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The newspaper of The Johns Hopkins University May 30, 2006 | Vol. 35 No. 36
Four JHU Students Awarded Goldwater Scholarships

Four students from Johns Hopkins — Ying-Ying Wang, Katherine Villa, Wenqian Wang and Kevin Chen — are among the 323 undergraduates who have been awarded Goldwater Scholarships for the 2006-2007 academic year. The one- and two-year merit-based scholarships from the Goldwater Foundation, a federally endowed agency established in 1986, cover the cost of tuition, fees, books, and room and board up to a maximum of $7,500 per year.

The scholarship program honoring Sen. Barry M. Goldwater was designed to foster and encourage outstanding students to pursue careers in the fields of mathematics, the natural sciences and engineering. The Goldwater Scholarship is the premier undergraduate award of its type in these fields.

This year's scholars were selected from a field of 1,081 students nominated by the faculties of colleges and universities nationwide.

Ying-Ying Wang, a junior biomedical engineering major, plans to seek a doctorate in biomedical engineering with an emphasis on drug delivery. She is currently working in the lab of Justin Hanes, an assistant professor in the Whiting School's Department of Chemical and Biomolecular Engineering. Her activities include coordinating the Hampden Tutorial Project and working as a peer tutor for the Office of Academic Advising and as a teaching assistant for the Department of Applied Mathematics and Statistics.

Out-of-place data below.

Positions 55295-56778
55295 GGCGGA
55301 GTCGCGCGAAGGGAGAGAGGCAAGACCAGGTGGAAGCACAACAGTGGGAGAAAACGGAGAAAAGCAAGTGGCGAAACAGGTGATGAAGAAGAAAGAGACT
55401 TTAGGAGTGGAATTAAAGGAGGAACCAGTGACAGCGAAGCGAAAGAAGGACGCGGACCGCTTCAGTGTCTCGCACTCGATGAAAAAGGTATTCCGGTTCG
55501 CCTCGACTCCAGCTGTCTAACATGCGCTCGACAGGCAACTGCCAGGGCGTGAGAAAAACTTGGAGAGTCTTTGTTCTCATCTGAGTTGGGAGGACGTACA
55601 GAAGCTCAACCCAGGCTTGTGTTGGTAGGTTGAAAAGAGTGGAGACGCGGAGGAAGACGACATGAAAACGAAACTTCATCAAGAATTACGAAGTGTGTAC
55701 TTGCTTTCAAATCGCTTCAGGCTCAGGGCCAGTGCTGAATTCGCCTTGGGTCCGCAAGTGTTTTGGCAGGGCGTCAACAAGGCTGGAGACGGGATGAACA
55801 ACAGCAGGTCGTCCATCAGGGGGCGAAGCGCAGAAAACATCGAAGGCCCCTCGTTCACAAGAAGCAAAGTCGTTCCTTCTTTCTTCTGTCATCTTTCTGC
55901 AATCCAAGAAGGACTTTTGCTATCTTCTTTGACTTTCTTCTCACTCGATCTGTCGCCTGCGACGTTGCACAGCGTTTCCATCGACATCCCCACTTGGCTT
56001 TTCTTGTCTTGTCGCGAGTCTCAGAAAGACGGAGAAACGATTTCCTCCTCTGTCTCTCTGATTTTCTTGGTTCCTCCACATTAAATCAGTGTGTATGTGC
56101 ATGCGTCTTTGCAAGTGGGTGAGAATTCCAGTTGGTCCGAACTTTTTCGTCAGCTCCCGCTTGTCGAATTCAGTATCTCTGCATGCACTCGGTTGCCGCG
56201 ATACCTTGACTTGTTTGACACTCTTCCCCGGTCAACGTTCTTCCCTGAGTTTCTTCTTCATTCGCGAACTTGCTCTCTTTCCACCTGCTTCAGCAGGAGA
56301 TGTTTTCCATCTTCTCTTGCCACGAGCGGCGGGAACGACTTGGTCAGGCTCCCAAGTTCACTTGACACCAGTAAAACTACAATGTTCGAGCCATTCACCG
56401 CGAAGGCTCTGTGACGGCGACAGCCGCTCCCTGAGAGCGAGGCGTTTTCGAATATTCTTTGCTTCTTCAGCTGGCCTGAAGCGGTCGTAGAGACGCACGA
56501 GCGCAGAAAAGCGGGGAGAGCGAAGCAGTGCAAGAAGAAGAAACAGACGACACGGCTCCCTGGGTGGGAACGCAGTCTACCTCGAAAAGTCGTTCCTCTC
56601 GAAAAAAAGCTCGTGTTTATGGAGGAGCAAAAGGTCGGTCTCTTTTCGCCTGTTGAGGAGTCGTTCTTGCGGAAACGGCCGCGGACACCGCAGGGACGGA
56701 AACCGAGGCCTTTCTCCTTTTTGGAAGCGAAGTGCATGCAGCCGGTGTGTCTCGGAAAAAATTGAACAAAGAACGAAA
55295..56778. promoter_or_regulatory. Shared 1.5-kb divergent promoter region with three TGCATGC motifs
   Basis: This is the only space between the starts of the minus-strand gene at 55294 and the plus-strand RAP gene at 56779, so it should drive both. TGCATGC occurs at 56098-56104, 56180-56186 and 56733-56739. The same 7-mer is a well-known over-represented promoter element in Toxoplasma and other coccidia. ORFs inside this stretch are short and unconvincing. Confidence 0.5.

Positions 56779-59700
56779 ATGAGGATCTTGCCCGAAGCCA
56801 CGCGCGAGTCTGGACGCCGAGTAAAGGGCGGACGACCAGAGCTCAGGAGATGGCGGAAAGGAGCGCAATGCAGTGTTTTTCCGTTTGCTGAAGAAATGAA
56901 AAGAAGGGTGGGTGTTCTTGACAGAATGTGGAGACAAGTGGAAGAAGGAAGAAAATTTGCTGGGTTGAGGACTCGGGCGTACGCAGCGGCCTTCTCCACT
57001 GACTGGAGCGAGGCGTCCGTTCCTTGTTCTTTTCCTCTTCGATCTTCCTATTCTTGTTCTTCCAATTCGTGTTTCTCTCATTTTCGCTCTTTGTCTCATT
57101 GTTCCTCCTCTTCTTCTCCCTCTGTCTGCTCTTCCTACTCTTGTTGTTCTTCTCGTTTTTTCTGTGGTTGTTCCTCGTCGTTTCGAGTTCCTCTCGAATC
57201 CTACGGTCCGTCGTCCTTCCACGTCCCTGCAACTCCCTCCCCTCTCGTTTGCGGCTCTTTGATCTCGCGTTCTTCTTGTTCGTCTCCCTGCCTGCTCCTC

A sophomore molecular and cellular biology major, Katherine Villa works in the lab of Victor Corces, a professor in the Krieger School's Biology Department, where she investigates proteins involved in DNA transcription. She will continue her work with Corces this summer, with funding from a Howard Hughes Fellowship. Her career goal is to teach at a university. She is the treasurer for Beta Beta Beta, the biology honors society, and volunteers with Habitat for Humanity.

Wenqian Wang, a junior molecular and cellular biology major, plans to earn both a medical degree and a Ph.D. to study eye disease as an ophthalmologist. Her most recent laboratory experience was with Elia Duh at the Wilmer Eye Institute. She has also done lab work on pulmonary hypertension, which led to her co-authorship on two papers. She is a chemistry lab teaching assistant, publicity chair for Circle K and member of Beta Beta Beta.

A junior neuroscience and anthropology double major, Kevin Chen intends to earn a medical degree and a Ph.D., exploring the emerging field of neuroimmunology at a research university. He is currently working in the laboratory of Lee I. Martin at the School of Medicine, where he is studying the molecular mechanisms of neurodegenerative disease. He co-authored a 2005 paper published in Journal of Neuroscience and is co-author of another paper currently in review. He belongs to Nu Rho Psi, the neuroscience honor society, and plays the flute and piccolo in the JHU Band, for which he serves as business manager. He also volunteers in the Child Life/Therapeutic Recreation Department at the Kennedy-Krieger Institute.


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